Easy gets a squirt in the nose which could bring companionship. As part of the ADI Wildlife Sanctuary lion introduction work (bringing together animals currently living alone), Jessica Burkhart from the University of Minnesota, is using a nasal spray of a natural hormone, oxytocin, often called the “love hormone”. This hormone is involved in childbirth, breast-feeding and is associated with feelings of empathy, trust and relationship-building – is released when lions rub heads, for example. This treatment enhances natural hormones, and has already had success in lion, tiger and cheetah introductions. The process increases the likelihood of animals making new friends – although it can’t make animals who do not like each other, get along.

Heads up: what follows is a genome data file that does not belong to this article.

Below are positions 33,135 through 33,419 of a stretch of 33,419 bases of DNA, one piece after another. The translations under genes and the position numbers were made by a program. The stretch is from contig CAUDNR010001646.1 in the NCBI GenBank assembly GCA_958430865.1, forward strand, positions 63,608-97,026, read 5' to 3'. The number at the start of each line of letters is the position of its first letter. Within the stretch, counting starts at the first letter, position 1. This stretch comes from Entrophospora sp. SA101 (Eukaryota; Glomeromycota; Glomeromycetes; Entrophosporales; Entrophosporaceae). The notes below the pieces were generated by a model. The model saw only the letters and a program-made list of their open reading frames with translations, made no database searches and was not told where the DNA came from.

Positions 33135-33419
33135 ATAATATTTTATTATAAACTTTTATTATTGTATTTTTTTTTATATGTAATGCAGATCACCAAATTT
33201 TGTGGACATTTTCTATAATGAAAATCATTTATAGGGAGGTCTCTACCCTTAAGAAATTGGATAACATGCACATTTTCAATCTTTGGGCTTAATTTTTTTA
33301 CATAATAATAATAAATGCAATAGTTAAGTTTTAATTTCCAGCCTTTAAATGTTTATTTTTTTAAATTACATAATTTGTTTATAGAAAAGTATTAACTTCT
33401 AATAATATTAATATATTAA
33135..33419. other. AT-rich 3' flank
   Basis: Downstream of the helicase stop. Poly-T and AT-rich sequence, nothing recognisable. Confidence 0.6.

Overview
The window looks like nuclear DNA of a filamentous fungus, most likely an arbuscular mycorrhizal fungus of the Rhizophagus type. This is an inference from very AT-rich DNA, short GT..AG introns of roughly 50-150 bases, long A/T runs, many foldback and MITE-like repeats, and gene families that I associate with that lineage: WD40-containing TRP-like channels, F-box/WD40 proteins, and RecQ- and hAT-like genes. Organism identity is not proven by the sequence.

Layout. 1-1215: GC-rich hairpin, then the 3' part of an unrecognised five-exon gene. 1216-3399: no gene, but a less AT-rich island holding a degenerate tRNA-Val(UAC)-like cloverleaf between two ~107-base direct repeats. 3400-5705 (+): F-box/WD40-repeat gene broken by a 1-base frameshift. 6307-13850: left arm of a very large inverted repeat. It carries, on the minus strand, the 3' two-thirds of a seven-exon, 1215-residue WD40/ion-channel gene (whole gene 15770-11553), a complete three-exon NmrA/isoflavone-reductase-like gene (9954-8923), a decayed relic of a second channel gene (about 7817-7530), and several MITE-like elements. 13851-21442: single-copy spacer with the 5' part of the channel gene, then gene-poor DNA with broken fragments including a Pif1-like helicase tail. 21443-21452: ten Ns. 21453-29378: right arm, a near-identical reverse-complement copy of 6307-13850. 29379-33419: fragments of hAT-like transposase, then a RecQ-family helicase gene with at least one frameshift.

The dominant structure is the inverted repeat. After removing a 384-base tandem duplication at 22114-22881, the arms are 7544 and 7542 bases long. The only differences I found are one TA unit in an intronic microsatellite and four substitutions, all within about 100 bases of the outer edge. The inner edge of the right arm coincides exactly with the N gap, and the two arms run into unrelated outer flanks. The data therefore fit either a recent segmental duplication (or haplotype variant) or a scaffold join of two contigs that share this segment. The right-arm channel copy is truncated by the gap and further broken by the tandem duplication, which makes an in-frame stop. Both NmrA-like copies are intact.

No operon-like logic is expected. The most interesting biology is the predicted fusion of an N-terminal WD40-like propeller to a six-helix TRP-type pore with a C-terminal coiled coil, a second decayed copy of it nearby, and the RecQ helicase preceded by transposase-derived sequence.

Over the past weeks, David and Easy have been getting treats and enrichment from Jessica, and the lions seem to barely notice the squirt up their nose while they are distracted with a treat. Easy lost her sister Shakira (who was rescued from the same circus in Colombia) and we are in the process of her being united with David (who was rescued from a circus in Peru). We are also hoping to join up Rolex and sisters Kiara and Africa, and Bumba with Iron, as they both lost their friends. We are calling the project Operation Lonely Hearts! To avoid confusion – this is not a drug and is not related in any way to drugs with “oxy” in the name!